In 1906 Aurobindo joined the Nationalists’ brand new dream college, the National Board of Education, whose curriculum was totally free from the biased and racist British history, upbringing and culture. It was sponsored by Raja Subodh Mallik and the nationalist segment of the Bengal nobility and would later flourish in the University of Jadavpur.

Aurobindo became the first headmaster of the institution and among the teachers were such luminaries as Tagore, Sir Gurudas Banerjee, Ananda Coomaraswamy, Surendra Nath Banerjee, Ramendra Sundar Trivedi, Radha Kumud Mukherjee, Benoy Kumar Sarkar, Sakharam Ganesh Deoskar and others.

Like other congressional leaders, his avowed public stance was one of passive resistance and nonviolence, but Ghose contributed quite frequently to radical journals like karmayogin and Mataram band.

This it was when he dealt with weapons and explosives and planned “operations” against Imperial targets. He was the first senior congressional leader to do so, but it was his younger brother Barin who carried out the actual operations.

Khudiram Bose in 1905. Photo: Public Domain/Wikipedia

British police quickly realized Aurobindo Ghose’s double life and began charging him with heinous crimes and terrorist attacks. When radicals planted explosives to derail the train carrying Lieutenant Governor Sir Andrew Fraser in December 1907 and Khudiram Bose and Prafulla Chaki attempted to assassinate the tyrannical Presidential Magistrate Douglas Kingsford in Muzaffarpur (killing British citizens instead) in April 1908, Aurobindo was accused of being the mastermind – at the time Emperor versus Aurobindo Ghosh and others.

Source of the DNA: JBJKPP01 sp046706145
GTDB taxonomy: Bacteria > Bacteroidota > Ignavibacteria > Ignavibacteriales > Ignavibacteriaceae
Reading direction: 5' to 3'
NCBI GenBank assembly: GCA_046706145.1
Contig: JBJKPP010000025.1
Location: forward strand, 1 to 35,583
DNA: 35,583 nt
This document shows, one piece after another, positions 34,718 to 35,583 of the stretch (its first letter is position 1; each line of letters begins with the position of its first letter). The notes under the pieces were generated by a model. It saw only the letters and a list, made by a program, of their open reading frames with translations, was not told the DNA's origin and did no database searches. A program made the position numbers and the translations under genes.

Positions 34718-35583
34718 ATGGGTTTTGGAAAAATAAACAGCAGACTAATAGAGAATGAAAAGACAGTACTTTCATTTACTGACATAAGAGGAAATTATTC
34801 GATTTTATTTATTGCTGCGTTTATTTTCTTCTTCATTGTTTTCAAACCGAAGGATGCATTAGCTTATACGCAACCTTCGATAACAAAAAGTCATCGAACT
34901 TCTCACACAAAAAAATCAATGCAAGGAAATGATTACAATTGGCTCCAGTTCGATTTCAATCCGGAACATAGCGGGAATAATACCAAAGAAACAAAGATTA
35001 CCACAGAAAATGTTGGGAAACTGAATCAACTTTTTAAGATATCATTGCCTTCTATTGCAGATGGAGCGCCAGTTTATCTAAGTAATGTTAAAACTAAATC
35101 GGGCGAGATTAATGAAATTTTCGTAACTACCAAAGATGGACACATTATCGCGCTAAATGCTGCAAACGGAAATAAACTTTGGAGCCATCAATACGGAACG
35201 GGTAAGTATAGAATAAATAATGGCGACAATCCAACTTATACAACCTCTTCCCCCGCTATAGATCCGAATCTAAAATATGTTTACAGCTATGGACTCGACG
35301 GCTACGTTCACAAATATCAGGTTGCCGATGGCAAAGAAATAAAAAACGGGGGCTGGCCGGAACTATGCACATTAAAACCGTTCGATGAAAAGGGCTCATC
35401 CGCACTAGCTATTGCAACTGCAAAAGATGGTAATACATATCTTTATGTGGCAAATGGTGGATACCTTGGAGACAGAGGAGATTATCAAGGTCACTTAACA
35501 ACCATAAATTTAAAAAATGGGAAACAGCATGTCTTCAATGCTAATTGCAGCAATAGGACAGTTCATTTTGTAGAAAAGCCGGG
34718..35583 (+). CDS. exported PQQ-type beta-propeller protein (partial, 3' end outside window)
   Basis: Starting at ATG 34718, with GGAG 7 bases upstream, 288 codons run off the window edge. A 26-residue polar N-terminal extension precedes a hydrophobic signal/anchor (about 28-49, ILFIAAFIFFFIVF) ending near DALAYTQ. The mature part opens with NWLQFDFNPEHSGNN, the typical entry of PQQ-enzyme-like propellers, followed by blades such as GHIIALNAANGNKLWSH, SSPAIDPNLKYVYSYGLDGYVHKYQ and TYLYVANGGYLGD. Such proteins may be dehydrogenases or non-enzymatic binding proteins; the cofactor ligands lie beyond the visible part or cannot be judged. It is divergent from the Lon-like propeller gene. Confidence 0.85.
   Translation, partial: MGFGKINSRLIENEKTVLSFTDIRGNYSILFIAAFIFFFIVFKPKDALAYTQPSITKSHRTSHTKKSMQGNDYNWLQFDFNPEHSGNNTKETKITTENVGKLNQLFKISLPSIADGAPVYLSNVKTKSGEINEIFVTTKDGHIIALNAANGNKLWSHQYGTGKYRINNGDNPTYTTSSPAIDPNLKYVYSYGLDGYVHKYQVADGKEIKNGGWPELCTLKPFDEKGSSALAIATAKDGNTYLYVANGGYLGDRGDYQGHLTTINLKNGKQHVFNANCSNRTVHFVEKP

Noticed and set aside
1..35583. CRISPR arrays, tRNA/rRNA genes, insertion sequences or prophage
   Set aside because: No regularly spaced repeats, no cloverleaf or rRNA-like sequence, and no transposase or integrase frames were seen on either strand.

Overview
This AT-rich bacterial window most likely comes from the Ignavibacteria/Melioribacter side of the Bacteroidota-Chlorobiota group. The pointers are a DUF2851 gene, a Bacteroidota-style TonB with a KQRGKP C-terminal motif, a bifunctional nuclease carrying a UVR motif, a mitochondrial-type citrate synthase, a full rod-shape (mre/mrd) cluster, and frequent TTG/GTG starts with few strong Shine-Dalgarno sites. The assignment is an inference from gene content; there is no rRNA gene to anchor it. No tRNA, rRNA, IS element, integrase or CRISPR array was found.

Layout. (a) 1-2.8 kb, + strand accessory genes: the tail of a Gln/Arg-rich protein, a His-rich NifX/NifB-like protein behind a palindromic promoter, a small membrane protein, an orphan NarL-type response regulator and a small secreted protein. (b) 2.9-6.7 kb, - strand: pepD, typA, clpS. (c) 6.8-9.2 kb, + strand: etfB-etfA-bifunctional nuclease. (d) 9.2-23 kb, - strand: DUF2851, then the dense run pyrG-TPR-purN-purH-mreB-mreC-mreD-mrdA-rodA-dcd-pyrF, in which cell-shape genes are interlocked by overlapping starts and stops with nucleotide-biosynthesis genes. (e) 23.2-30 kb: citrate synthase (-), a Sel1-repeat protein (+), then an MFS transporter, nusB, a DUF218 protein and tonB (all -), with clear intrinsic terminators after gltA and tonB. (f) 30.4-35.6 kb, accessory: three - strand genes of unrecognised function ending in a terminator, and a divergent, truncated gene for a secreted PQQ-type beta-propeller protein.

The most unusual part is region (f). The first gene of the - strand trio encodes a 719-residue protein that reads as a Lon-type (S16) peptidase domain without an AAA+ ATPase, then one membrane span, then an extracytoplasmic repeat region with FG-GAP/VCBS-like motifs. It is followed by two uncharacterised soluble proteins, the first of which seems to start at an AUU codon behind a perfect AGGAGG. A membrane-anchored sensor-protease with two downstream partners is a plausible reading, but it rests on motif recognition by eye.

The legendary case was also known as the Alipore Bomb Case, the Muraripukur Plot or the Manicktola Bomb Plot and its highly publicized trial took place at the Alipore Sessions Court, Calcutta between May 1908 and May 1909.

The public temperature was so charged and the Congress was so dear to the people that two radicals on trial murdered the first approver and witness to the crown in the presidency jail, Kolkata and paid the price . Chittaranjan Das made a landmark defense in favor of Aurobindo and without a living witness the case fell apart during the trial. His brother Barin and a number of others were found guilty and faced various prison terms, including life imprisonment.

It was in prison that Aurobindo went through an intense process of inner churning, which led to a major turning point in his life.

He gave a speech in Uttarpara after his release from prison on May 30, 1909, where he revealed the magical power of this turning point. The daredevil Aurobindo was no longer the same and he claimed that during his seclusion he had been in constant company of Vasudeva and Sri Krishna who beckoned him.